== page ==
Author Archives: klueh

2 Samuel 13; 2 Corinthians 6; Ezekiel 20; Psalms 66-67

A friend of mine said this past weekend something that stuck: “One of Satan’s tricks is to take what is abnormal and make it appear normal.” That’s sin! That’s the stunt that the he played on Eve, and then Eve on Adam: enter in the death spiral of sin.

Amnon takes what isn’t his at the expense of another. To sin, or trespass means that I cross into a place that wasn’t intended for me. Isn’t that the deadly game I try to play with God, when I sin? I end up where I don’t belong; without God’s grace calling me home, the path leads farther and farther from Him.

I am confronted with God’s question to the house of Israel, “Will you defile yourselves after the manner of your ancestors and go astray after their detestable things?” Ezekiel 20:32Am I going to turn away from God and seek those things which will never satisfy? Will I turn away from God’s view of normal to chase the abnormal and dysfunctional? Will I seek material comfort and temporary illusions of security at the expense of the one who made me to know and enjoy Him?

It’s from the Word of God that I learn what is real, true, “normal.” The Psalmist understands this. He has experienced pain and suffering but has known restoration. He has felt trapped and been without vision but learned that God is faithful:  “For you, O God, have tested us; you have tried us as silver is tried. You brought us into the net; you laid burdens on our backs; you let people ride over our heads; we went through fire and through water; yet you have brought us out to a spacious place.” Psalm 66:10-12.

Paul and his fellow believers have been there as well; “but as servants of God we have commended ourselves in every way; through great endurance, in afflictions, hardships, calamities, beating, imprisonments, riots, labors, sleepless nights, hunger…”2 Corinthians 6:4-5.  How did they respond? “by purity, knowledge, patience, kindness, holiness of spirit, genuine love, truthful speech and the power of God.” 2 Corinthians 6:6Only in God’s world, his Kingdom is such a response normal, much less possible, but that is the Kingdom where my citizenship lies.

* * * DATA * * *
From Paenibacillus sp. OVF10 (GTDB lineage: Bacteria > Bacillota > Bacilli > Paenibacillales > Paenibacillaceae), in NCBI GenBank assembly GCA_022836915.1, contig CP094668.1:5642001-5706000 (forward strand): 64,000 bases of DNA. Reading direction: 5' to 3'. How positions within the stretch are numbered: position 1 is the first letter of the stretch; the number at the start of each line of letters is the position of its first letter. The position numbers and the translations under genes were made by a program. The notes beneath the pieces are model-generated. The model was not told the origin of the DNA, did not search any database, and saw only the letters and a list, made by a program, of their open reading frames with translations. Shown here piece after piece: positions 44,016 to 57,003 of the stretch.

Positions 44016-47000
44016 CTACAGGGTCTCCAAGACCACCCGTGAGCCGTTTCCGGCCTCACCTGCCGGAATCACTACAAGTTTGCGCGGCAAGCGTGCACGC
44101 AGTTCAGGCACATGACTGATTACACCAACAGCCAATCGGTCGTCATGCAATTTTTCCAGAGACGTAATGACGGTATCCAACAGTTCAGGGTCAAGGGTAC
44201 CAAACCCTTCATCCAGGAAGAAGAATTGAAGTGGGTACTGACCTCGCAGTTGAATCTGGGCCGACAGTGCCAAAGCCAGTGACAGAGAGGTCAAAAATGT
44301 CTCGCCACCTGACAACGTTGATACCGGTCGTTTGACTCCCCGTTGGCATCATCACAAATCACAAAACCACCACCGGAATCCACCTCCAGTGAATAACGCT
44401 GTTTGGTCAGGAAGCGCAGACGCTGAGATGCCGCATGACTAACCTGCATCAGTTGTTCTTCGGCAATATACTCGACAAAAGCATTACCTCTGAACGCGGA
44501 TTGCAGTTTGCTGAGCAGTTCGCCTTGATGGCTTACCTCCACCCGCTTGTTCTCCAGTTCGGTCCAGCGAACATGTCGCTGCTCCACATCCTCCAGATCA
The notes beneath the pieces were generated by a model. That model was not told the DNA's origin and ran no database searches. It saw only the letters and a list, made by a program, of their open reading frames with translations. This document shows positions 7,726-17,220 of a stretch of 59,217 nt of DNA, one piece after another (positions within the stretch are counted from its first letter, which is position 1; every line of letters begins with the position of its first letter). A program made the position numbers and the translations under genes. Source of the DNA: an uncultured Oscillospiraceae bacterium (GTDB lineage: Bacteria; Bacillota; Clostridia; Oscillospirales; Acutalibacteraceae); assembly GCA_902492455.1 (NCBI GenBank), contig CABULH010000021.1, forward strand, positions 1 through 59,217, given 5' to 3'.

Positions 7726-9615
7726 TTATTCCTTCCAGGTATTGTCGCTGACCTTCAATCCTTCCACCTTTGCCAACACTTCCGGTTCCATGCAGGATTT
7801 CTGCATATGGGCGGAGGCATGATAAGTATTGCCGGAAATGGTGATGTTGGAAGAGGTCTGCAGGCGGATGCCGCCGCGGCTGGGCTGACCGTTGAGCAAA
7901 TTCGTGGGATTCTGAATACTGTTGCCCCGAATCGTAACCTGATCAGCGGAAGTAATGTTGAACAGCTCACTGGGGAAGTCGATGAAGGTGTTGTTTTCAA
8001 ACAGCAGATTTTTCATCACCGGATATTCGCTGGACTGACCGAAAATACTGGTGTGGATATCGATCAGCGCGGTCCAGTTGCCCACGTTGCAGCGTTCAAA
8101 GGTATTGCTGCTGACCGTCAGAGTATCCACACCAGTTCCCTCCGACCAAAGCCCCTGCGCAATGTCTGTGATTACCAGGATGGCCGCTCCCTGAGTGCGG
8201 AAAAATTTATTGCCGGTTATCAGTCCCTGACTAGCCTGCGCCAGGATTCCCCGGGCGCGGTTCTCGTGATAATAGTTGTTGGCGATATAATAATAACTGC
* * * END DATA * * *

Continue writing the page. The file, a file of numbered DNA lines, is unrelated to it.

Holy Spirit, help me to keep sight of what is “normal,” and to be obedient. When I go through difficult times, by your power, work your purity, knowledge, patience, kindness, holiness, and genuine love deep into my being. Let me speak only that which is sincere and true. Provide the faith needed to keep my eyes on you. It’s by your grace and mercy that I ask these things.  Amen.

Kathy

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Filed under 1 John, 2 Corinthians, 2 Samuel, 66 Books, Ezekiel, M'Cheyne Bible reading plan, Psalms

1 Samuel 7; 1 Corinthians 8; Ezekiel 6; Psalm 44

Narrative is a powerful force. We each walk around with our individual stories being crafted in our heads. My husband has this clever way of telling me that my narrative is not in sync with his. When he puts it that way, we’re much less likely to get in an argument.

Psalm 44‘s author’s narrative is that God “has made us the taunt of our neighbors, the derision and scorn of those around us.” Yet when he remembers the truth of who God is, accusations become pleas: “Rise up, come to our help. Redeem us for the sake of your steadfast love.” Psalm 44:26    The Psalms demonstrate that God understands the depth and complexities of emotion and thought and that He is not content to leave us in “stuck.” When I pray, when I call out to him, my story changes. I am changed by his narrative—not the other way around.

God tells Ezekiel and the people of Israel that desolation is heading their way. They will know the war, disease and suffering, but it doesn’t end there. In the end, “They shall know that I am the Lord.” Ezekiel 6:14.  Once again, God and his story rise above the course of human history and people change.

When I read and pray God’s Word, my narrative submits to God’s. I need to be mindful of the Gospel every day (and sometimes multiple times a day) to get a grasp of reality. A joy takes over when I pray with Jesus and the saints, “Your kingdom come, your will be done on earth as is is in heaven.” Whether I am in a place of suffering or joy, my story becomes grounded in who God is:

“Indeed, even though there may be so-called gods in heaven or on earth- as in fact there are many gods and many lords–yet for us there is one God, the Father, from whom are all things and for whom we exist, and one Lord, Jesus Christ through whom are all things and through whom we exist.”  1 Corinthians 8:5-6.

Lord, I get absorbed in my thoughts and emotions. Sometimes I only see what’s going on around me.  Too easily,  I forget that you are Lord. By your Holy Spirit, may your Word take root in my heart and thrive. May your truth and grace rule. Hold me close to you so that when others see me, they can see your grace at work in my life. Amen.

Klueh

 

 

 

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Filed under 1 Corinthians, 1 Samuel, 66 Books, Ezekiel, M'Cheyne Bible reading plan, Psalms, Uncategorized

1 Samuel 12; Romans 10; Jeremiah 49; Psalms 26-27

I have read Romans so many times that I have become somewhat numb to the impact it had on Jews and Gentiles alike.  Romans 4:11 shocked me for the first time; “He (Abraham) received the sign of circumcision as a seal of righteousness that he had by faith while he was still uncircumcised. The purpose was to make him the ancestor of all who believe without being circumcised and who thus have righteousness reckoned to them.”